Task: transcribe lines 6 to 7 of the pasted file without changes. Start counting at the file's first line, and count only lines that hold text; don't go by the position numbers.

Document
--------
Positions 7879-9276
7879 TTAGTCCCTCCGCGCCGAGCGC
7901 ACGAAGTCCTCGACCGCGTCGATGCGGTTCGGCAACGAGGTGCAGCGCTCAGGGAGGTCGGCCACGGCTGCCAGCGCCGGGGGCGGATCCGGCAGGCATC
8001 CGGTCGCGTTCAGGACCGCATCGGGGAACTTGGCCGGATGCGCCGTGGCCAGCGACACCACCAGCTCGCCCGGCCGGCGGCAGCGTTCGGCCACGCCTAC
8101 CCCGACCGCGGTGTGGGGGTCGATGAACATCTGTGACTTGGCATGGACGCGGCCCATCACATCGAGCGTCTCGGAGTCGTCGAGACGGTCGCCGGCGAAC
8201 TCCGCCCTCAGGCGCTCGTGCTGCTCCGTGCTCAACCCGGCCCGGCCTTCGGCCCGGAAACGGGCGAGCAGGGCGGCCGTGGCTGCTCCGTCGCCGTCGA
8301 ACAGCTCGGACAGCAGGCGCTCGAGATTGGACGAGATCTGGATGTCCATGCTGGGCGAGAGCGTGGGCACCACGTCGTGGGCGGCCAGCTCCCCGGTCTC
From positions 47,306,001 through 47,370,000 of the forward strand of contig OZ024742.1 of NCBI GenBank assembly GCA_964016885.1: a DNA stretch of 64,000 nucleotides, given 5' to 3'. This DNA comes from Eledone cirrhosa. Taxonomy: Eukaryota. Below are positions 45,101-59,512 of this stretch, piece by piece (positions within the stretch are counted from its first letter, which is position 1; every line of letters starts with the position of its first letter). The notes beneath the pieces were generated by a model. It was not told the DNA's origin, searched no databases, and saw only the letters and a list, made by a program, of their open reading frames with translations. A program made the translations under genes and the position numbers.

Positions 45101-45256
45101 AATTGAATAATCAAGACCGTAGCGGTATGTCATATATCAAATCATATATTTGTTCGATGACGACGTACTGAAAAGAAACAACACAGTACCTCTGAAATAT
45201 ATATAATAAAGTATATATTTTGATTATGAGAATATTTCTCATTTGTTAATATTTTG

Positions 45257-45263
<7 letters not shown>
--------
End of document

8201 TCCGCCCTCAGGCGCTCGTGCTGCTCCGTGCTCAACCCGGCCCGGCCTTCGGCCCGGAAACGGGCGAGCAGGGCGGCCGTGGCTGCTCCGTCGCCGTCGA
8301 ACAGCTCGGACAGCAGGCGCTCGAGATTGGACGAGATCTGGATGTCCATGCTGGGCGAGAGCGTGGGCACCACGTCGTGGGCGGCCAGCTCCCCGGTCTC